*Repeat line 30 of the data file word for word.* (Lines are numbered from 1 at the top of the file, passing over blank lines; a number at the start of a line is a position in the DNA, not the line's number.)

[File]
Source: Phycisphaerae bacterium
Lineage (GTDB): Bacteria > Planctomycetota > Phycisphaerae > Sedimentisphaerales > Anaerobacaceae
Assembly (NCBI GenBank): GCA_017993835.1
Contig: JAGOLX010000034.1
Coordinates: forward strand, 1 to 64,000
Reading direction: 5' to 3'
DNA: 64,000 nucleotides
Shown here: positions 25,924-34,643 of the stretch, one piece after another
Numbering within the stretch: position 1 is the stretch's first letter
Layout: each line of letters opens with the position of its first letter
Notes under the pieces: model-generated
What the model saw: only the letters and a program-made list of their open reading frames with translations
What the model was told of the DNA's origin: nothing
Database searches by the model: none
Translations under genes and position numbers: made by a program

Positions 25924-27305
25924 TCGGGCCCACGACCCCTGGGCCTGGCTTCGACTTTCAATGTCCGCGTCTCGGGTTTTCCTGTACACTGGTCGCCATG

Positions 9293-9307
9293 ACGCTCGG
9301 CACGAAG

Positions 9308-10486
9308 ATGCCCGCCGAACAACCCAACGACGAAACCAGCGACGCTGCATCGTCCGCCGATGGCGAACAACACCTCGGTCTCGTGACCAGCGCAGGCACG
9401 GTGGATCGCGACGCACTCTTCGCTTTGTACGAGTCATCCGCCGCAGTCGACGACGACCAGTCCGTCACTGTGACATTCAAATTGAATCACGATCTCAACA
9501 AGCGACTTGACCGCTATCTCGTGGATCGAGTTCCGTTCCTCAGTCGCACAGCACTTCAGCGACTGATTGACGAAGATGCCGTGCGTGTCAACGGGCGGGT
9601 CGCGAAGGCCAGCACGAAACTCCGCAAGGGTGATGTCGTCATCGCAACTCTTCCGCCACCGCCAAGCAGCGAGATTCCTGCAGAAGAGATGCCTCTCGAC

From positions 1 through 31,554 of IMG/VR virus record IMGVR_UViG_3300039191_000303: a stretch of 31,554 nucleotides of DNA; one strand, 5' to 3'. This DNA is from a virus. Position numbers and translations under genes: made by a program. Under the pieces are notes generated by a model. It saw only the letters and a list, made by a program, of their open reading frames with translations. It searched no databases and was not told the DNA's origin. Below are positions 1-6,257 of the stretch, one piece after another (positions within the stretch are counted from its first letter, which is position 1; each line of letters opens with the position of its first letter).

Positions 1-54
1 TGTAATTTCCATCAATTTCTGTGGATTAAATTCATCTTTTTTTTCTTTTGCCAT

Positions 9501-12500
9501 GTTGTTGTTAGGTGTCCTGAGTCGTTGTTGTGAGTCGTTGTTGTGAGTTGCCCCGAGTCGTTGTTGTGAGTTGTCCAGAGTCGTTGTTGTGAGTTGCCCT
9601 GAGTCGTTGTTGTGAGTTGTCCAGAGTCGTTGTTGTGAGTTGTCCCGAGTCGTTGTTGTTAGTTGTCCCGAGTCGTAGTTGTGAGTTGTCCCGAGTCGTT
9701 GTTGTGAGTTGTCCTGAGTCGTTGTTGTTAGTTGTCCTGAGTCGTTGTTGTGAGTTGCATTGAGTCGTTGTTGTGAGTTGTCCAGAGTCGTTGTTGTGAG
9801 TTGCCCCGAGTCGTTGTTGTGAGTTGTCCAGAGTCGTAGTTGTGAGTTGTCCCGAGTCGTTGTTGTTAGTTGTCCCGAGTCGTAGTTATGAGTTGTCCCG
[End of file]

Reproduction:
9501 GTTGTTGTTAGGTGTCCTGAGTCGTTGTTGTGAGTCGTTGTTGTGAGTTGCCCCGAGTCGTTGTTGTGAGTTGTCCAGAGTCGTTGTTGTGAGTTGCCCT